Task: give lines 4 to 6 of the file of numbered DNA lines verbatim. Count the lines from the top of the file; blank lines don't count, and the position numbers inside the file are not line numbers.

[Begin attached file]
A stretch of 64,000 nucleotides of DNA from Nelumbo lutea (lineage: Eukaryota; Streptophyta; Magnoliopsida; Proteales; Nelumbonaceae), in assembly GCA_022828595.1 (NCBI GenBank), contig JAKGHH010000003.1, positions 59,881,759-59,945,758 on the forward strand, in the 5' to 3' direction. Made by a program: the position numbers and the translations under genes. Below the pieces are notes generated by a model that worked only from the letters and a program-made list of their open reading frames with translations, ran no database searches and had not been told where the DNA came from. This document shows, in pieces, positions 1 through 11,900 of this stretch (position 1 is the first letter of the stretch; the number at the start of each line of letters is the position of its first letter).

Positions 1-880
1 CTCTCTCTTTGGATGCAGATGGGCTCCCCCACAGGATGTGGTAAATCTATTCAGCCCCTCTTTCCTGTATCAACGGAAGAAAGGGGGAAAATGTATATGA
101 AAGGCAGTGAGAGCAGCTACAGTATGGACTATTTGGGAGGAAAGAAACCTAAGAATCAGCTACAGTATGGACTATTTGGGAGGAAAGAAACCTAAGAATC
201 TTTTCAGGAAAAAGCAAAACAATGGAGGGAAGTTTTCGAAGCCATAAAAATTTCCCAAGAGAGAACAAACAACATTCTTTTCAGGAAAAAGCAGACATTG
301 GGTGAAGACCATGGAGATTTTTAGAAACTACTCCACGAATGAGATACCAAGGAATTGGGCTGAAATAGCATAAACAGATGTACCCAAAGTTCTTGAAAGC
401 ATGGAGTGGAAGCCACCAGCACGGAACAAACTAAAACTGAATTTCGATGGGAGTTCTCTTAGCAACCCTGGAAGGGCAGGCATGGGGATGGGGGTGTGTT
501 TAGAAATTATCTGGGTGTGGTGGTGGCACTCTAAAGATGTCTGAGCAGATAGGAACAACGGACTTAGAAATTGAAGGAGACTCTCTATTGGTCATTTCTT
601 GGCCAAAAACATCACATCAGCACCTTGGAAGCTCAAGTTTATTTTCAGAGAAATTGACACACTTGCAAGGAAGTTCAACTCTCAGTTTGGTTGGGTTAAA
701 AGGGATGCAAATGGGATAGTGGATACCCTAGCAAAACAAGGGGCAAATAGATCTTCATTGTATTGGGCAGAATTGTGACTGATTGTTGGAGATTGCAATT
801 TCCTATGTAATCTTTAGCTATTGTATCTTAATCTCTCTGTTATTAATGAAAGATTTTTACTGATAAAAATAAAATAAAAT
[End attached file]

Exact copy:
101 AAGGCAGTGAGAGCAGCTACAGTATGGACTATTTGGGAGGAAAGAAACCTAAGAATCAGCTACAGTATGGACTATTTGGGAGGAAAGAAACCTAAGAATC
201 TTTTCAGGAAAAAGCAAAACAATGGAGGGAAGTTTTCGAAGCCATAAAAATTTCCCAAGAGAGAACAAACAACATTCTTTTCAGGAAAAAGCAGACATTG
301 GGTGAAGACCATGGAGATTTTTAGAAACTACTCCACGAATGAGATACCAAGGAATTGGGCTGAAATAGCATAAACAGATGTACCCAAAGTTCTTGAAAGC